Cargill outlines plan to end cocoa deforestation
A Global cocoa company, Cargill Cocoa & Chocolate, has outlined its plan to eliminate deforestation from its cocoa supply chain.
Christened, “Protect Our Planet”, the company has provided concrete actions it is taking to achieve 100 per cent cocoa bean traceability and included a commitment of “no further conversion” of any forest land in Ghana and Cote d’Ivoire for cocoa production.
Outlining the plan in a New Year message, the President of Cargill Cocoa & Chocolate, Mr Harold Poelma, announced that the company was expanding its forest efforts to five original cocoa producing countries such as Ghana, Cote d’Ivoire, Brazil, Indonesia and Cameroun, as well as the indirect cocoa supply chain, while securing the future livelihoods and resilience of smallholder cocoa farmers.
“We recognise there is considerable urgency to address climate and deforestation challenges and this means engaging in programmes to stop deforestation in the countries from which we source cocoa.
“We have made important first steps but there is more to be done and we believe that this action plan is how we will reach our goal,” Mr Poelma stated.
He said in October 2017, Cargill introduced five sustainability goals for a thriving and sustainable cocoa sector, aligned with the UN’s Sustainable Development Goals (SDGs).
Mr Poelma identified them as the Protect Our Planet, Supply Chain Transparency, Cargill Cocoa Promise, Supplier Engagement and Transformation Together.
“Concerns around deforestation and its impact demand a joint response from private and public sectors, companies and citizens alike.
“We are committed to playing our part in ending deforestation in the cocoa sector while improving the lives of cocoa farmers and their communities, reinforcing our ability to thrive as a business while leaving a positive impact on the world around us,” Mr Poelma said.
Protect our planet
He explained that the “Protect our planet”, which would be implemented in five origin countries where the company sourced cocoa and throughout the company’s indirect supply chain, outlined how the company would achieve those goals and eliminate deforestation from its supply chain by 2030.
Mr Poelma said the Protect our planet would dovetail into the Supply Chain Transparency, which the company intended to achieve 100 per cent cocoa bean traceability.
Supply Chain Transparency
“The company will map its entire cocoa supply chain, using GPS and polygon farm mapping globally, to identify the exact location of the farms and accurately assess farm size.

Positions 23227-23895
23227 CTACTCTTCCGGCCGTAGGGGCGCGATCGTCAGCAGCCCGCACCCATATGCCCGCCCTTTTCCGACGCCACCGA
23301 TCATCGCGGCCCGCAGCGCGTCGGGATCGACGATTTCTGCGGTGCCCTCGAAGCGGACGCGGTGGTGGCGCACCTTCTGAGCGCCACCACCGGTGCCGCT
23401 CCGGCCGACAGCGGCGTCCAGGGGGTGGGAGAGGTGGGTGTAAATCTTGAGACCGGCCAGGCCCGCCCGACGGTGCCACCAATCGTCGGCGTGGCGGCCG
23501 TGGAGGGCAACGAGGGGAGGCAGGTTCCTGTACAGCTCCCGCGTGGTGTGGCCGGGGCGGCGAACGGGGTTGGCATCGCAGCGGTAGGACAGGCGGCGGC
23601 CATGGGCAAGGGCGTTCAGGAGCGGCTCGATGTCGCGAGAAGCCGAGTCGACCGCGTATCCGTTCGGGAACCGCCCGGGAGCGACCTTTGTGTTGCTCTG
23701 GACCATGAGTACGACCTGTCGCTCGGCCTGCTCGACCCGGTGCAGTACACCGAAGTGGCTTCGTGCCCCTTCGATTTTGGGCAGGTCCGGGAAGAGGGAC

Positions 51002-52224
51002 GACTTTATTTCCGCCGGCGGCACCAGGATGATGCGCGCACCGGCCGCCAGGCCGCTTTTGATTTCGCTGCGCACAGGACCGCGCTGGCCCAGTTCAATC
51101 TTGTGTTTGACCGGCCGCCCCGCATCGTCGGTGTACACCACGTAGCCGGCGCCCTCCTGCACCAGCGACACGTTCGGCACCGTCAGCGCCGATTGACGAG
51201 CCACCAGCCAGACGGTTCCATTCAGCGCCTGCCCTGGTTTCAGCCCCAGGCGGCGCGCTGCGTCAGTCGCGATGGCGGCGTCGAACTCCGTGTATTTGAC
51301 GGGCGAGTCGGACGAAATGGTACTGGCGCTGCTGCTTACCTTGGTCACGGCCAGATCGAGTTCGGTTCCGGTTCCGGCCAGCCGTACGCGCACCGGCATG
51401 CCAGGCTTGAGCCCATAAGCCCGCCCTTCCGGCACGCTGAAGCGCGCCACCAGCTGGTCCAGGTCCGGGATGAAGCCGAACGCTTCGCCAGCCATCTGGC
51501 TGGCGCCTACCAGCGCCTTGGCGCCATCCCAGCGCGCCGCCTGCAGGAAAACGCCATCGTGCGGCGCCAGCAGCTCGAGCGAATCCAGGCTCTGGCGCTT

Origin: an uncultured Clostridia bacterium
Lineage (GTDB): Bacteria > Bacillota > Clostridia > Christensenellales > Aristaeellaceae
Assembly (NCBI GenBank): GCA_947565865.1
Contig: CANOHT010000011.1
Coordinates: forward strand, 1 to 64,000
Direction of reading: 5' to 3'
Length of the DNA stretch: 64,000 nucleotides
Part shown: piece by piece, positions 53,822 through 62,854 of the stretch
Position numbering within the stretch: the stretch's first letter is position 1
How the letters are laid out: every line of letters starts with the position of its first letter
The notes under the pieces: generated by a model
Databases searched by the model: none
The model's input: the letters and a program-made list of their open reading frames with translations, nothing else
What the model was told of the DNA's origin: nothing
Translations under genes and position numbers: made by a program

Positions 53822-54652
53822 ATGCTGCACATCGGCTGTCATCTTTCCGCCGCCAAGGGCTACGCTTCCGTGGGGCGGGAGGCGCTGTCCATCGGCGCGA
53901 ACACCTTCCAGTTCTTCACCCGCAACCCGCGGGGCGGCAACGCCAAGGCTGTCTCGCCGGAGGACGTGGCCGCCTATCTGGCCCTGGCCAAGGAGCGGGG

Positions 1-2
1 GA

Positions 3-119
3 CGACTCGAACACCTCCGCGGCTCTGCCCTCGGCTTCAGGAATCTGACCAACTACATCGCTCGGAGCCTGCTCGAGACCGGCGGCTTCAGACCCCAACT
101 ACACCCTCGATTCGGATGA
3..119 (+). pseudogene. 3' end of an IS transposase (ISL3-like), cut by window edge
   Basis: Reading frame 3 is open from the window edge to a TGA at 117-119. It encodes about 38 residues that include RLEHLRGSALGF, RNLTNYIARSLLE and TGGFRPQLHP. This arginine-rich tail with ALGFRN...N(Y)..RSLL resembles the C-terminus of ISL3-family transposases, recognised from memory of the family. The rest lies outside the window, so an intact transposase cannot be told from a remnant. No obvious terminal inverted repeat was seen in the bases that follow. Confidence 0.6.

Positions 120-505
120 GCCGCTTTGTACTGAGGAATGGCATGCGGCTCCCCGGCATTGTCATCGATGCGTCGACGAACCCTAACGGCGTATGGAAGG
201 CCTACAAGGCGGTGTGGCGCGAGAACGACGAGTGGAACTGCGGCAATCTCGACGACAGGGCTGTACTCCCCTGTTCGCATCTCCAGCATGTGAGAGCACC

“We will also continue to introduce traceability technology to cooperatives and farmers such as a Coop Management System (CMS) and bar-coding of bags enabling us to trace beans back to individual farms,” the company’s President outlined.
He announced that the company had already achieved 100 per cent traceability from farm to factory in Ghana using those technologies, adding that it was aiming to achieve the same in Ivory Coast in 2020, “where we mapped over 80,000 of the 120,000 farms in our direct supply chain.”
Cargill Cocoa Promise
Speaking on the “Cargill Cocoa Promise”, Mr Poelma said Cargill was integrating environmental protection projects into its, “Cocoa Promise” programme, which would include expanding existing programmes related to growing more cocoa on less land, economics and labour issues to include agroforestry, and conservation.
Touching on supplier engagement, he said the company was committed to managing the risk of deforestation not only in the Cargill Cocoa Promise supply chain, but also within indirect cocoa and chocolate ingredient supply chains.
“This includes raising standards for third-party suppliers to advance their own transparency and build their capacity to address common challenges,” Mr Poelma explained.
Transformation and reporting
He said the journey towards sustainable business practices was far greater than the actions or interests of any one company, recalling that last year, the company co-signed the Cocoa & Forests Initiative (CFI) alongside 34 other chocolate and cocoa companies, the World Cocoa Foundation, and the IDH Sustainable Trade Initiative to achieve a fair and secure cocoa supply chain.
He said Cargill had committed to reporting annually to all its stakeholders, including customers, CFI, NGOs and others, by sharing progress and learning experiences with stakeholders around the world.
Mr Poelma expressed the hope that by so doing, participants in the cocoa supply chain and beyond could learn from each other on the journey to end deforestation.
“Cargill’s 155,000 employees across 70 countries work relentlessly to achieve our purpose of nourishing the world in a safe, responsible and sustainable way.
“Every day, we connect farmers with markets, customers with ingredients, and people and animals with the food they need to thrive.
“We combine 153 years of experience with new technologies and insights to serve as a trusted partner for food, agriculture, financial and industrial customers in more than 125 countries.
“Side-by-side, we are building a stronger, sustainable future for agriculture,” Mr Poelma concluded.